Benjamin Franklin does not lack for biographers or historians. What attracted you to contribute a “literary biography” to scholarship on Franklin?
There are many useful biographies out there on Franklin. I didn’t want to re-tell the same stories about Franklin that others were telling. As a literary scholar interested in rhetoric and propaganda, one who was trained to evaluate the import of a text based on its audiences, I conceived I had something peculiar and interesting to contribute that others might not have observed. Readers have noted that Franklin was a brilliant rhetorician, but few have gone on to try to show the validity of the assessment. I discovered in the long process of studying Franklin’s thought that he was also a brilliant mathematician and economist, as well as a knowledgeable agriculturist. I decided to pay very close attention to what Franklin said but also—and this is important—why he said it, to which audiences, and under what circumstances. In so doing, I was not only writing an intellectual biography, as one reviewer has aptly noted, but also a literary biography that evaluated both the purpose and the rhetorical implications of Franklin’s writings. My purpose went beyond what one might normally do in a biography.
Franklin’s theory of empire, the book argues, rested on an “environmental logic for British colonization.” Can you explain what that means?
I really like this question, because it enables me to speak more fully about Franklin’s study of lands, waterways, and colonial productions.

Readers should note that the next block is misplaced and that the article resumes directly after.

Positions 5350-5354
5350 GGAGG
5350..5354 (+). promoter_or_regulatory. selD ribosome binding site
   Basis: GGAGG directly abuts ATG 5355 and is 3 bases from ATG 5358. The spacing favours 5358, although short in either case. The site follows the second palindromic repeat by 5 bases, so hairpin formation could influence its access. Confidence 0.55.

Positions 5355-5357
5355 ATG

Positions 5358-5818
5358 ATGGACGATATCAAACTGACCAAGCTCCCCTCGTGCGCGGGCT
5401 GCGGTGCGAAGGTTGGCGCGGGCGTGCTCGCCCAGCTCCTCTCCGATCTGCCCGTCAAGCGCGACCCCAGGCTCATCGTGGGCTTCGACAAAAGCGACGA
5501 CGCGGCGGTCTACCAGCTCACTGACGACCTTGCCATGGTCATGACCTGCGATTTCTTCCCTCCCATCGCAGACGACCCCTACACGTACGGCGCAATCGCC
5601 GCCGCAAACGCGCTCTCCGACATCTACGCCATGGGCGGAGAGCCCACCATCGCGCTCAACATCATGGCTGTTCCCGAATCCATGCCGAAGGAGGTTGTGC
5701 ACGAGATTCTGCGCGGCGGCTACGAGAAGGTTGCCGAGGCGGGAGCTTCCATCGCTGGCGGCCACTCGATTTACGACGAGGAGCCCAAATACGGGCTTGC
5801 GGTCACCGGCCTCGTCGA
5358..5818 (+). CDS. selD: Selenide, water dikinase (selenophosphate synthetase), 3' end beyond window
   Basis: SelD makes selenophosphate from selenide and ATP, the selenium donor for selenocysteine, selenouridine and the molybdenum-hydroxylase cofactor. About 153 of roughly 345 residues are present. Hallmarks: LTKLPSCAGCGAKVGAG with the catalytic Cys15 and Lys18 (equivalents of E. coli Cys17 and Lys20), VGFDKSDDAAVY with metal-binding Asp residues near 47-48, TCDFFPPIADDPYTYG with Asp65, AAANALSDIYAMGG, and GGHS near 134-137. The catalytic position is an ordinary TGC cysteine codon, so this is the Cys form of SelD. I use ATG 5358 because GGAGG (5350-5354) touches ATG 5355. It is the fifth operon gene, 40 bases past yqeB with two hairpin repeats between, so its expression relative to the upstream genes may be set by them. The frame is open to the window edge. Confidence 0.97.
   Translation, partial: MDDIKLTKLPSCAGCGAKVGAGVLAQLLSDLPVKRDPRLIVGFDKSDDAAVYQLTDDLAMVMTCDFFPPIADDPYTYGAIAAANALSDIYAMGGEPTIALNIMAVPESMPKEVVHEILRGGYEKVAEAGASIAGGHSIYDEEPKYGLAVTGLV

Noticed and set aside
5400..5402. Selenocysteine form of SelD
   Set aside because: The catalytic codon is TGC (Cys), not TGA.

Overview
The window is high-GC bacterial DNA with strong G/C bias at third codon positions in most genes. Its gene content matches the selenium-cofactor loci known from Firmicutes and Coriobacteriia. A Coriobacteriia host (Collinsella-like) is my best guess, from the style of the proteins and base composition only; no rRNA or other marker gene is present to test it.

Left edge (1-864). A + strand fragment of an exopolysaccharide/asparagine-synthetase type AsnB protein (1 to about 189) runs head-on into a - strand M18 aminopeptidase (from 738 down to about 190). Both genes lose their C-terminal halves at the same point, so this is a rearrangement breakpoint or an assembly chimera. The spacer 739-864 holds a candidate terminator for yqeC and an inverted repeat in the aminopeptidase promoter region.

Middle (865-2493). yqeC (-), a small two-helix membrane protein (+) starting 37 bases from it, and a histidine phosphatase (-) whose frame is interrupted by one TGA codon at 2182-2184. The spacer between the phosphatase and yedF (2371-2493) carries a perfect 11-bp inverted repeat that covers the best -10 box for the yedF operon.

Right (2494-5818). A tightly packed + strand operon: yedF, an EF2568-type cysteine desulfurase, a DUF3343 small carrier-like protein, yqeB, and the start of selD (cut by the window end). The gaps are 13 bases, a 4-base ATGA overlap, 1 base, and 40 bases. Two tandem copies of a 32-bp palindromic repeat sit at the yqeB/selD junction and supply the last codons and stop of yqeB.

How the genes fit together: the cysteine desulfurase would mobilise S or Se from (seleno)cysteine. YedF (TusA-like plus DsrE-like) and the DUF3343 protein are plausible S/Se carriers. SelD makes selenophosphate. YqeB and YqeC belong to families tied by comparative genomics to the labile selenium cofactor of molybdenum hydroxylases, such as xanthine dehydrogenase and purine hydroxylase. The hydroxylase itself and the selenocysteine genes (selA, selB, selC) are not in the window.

Because he was interested in analyzing Britain’s imperial structure, Franklin was in the habit of studying customs reports. He was very interested in shipping traffic, and he examined bills of lading, where the ships came from, what they were carrying, what they had traded in order to bring in the cargo, and so forth. By nature a very curious person, he could see that certain colonies were more likely to have success harvesting some products and not others, more likely to be able to mine and develop iron or glass or vineyards, more likely to have deciduous trees rather than evergreens, more likely to have an excess of produce to share with other colonies and Britain, and on and on. He asked his friends situated around the Atlantic to send him information on soil quality and productions, and they did so. There are many letters from different people, for instance, who tell Franklin about the trees and soil in their vicinity, the navigability of their rivers, and the likelihood of building canals for transport. He would frequently offer advice on agricultural matters in the Poor Richard almanacs. In Poor Richard Improved, for 1749, for instance, Franklin offers a long opening essay—based on information originally provided to him by John Bartram—on timber and soil. It is amazingly detailed. Adapting Bartram’s information for his own purpose, Franklin suggests that this learned discussion about timber was his friend’s: